Fishing Freshwater Catfish Fishing

Angler Catches New State-Record Channel Catfish, Breaks His Net in the Process

Justin Hall caught the 27-pound, 7-ounce channel cat from a private farm pond
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Justin Hall's net couldn't quite handle the weight of the record-busting fish. North Carolina Wildlife Resources Commission

Angler Justin Hall of Reidsville, North Carolina has officially broken the state record for channel catfish. He caught a 27-pound, 7-ounce channel cat from a farm pond near his home on May 21, which the North Carolina Wildlife Resources Commission recently certified as a new state record, according to FOX Carolina.

Hall had fished the farm pond for years, but he seldom caught catfish there, according to NCWRC. Then, in mid-May, his 13-year-old son caught a huge channel cat that weighed an estimated 25 pounds. They let the fish go without realizing that it could have made history.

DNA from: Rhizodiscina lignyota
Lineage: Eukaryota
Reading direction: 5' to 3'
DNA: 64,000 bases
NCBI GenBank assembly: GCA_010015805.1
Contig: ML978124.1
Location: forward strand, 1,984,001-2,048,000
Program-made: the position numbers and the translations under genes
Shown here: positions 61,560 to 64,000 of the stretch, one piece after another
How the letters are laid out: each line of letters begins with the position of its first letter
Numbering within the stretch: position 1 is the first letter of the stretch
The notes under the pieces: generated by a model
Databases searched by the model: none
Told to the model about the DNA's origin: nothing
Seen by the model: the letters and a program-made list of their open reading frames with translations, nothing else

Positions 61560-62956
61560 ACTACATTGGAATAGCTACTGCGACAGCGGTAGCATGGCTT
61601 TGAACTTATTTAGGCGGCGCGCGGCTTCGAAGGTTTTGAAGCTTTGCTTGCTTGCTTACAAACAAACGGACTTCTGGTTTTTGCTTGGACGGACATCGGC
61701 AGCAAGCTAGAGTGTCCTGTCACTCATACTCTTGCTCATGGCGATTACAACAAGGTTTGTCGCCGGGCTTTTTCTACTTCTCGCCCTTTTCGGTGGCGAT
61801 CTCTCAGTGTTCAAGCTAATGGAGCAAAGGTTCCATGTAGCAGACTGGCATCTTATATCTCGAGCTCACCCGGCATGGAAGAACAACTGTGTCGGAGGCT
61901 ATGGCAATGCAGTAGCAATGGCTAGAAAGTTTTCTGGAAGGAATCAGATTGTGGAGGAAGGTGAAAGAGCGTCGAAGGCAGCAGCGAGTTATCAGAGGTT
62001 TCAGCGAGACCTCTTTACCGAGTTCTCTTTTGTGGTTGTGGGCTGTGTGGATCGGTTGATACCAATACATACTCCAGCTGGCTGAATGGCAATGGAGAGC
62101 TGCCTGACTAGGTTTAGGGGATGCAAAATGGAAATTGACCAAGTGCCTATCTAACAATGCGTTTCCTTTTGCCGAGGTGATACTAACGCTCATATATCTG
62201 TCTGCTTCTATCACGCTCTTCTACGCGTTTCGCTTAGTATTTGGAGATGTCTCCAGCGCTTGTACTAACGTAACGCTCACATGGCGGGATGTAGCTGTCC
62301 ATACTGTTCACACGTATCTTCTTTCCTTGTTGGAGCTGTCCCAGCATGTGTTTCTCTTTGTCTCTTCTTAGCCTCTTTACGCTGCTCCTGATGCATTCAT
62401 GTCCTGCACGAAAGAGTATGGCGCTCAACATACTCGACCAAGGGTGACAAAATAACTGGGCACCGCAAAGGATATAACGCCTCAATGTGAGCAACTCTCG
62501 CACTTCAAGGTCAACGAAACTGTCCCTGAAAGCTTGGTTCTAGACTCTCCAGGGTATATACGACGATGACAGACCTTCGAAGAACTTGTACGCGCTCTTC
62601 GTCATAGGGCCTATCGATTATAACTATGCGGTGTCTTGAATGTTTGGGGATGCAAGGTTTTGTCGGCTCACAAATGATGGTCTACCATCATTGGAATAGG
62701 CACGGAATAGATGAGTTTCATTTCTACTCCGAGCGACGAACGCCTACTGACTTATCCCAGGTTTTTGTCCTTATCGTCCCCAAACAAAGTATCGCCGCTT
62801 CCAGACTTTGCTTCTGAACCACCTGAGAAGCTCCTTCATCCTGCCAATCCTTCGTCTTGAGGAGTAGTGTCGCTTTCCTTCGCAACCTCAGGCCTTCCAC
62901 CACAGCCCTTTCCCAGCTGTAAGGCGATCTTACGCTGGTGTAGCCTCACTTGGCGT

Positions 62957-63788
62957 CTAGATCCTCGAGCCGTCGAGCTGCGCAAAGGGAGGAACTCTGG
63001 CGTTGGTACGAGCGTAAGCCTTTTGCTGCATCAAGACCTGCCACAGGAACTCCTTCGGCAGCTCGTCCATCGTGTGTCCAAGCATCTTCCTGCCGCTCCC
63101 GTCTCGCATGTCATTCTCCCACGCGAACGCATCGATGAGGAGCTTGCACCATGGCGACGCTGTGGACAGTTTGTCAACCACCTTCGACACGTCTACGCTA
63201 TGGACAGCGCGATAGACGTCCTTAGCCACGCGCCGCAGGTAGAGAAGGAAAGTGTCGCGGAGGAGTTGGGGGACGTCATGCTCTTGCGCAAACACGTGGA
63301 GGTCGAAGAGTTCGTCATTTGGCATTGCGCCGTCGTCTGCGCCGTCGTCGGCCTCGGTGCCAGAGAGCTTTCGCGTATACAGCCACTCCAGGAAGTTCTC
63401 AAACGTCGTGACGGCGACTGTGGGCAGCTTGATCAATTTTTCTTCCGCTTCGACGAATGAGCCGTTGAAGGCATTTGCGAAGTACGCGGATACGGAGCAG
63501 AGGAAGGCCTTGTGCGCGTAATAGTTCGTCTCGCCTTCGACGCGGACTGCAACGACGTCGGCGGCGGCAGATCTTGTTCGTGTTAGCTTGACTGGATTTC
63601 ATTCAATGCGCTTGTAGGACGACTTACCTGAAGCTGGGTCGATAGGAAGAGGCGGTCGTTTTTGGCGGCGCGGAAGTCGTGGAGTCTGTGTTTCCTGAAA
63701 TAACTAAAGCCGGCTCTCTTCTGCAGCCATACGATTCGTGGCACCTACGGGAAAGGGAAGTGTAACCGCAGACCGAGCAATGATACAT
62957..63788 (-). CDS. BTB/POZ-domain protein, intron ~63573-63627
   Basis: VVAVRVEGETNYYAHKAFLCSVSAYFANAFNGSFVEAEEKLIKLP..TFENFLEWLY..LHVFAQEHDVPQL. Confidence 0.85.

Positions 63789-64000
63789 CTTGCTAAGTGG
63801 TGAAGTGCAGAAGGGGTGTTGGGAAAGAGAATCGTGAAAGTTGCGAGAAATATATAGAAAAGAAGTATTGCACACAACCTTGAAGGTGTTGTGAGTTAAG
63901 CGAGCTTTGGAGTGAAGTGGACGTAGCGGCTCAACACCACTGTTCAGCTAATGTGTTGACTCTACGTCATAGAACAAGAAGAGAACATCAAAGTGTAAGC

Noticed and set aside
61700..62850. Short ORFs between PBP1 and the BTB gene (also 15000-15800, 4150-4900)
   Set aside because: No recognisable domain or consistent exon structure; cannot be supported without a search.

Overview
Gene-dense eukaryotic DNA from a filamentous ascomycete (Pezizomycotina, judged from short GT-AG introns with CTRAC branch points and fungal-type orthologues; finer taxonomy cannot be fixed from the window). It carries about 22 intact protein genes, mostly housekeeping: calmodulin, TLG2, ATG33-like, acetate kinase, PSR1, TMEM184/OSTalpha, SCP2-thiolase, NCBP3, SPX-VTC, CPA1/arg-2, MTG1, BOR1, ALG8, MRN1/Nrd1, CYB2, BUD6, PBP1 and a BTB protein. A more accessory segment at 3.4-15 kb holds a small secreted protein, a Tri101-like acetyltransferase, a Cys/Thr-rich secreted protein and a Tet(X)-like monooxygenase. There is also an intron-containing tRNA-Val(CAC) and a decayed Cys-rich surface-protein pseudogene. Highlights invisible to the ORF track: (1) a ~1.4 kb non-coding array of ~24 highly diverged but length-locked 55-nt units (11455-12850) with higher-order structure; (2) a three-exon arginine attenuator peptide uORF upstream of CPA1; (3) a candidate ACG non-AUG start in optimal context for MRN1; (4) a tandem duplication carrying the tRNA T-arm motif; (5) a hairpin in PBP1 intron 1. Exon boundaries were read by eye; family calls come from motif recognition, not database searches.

“I told a friend about my son’s catch, and he told me it might have been big enough to beat the state record,” Hall said.

So, Hall went back to the pond the following week. Using a stout Big Cat Fever casting rod and a Zebco Big Cat XT spincast reel, he tossed out a ball of bread dough for bait.

Eventually, a fish took the bait. Hall muscled the catfish near shore, where his wife was waiting with a landing net. But the net wasn’t quite strong enough for a fish of that caliber.

“My wife went down to the waterline to bring it in … [but] it bent the net,” Hall told WRAL.

The 27-pounder measured 36 1/4 inches long, with a 24 7/8-inch girth. The previous state record channel catfish weighed 26 pounds, and was caught from the Neuse River in July 2021. NCWRC keeps records for five catfish species: the blue catfish, the brown bullhead, the channel catfish, the flathead catfish, and the white catfish.

Read Next: How to Catch Channel Catfish

Channel cats are a popular game fish in the U.S. They’re the official state fish of Kansas, Missouri, Nebraska, and Tennessee, and the “unofficial state fish” of Iowa, due to their status as the most abundant game fish in the state. They’re also targeted by many North Carolina anglers, despite their classification as a non-game fish by the NCWRC.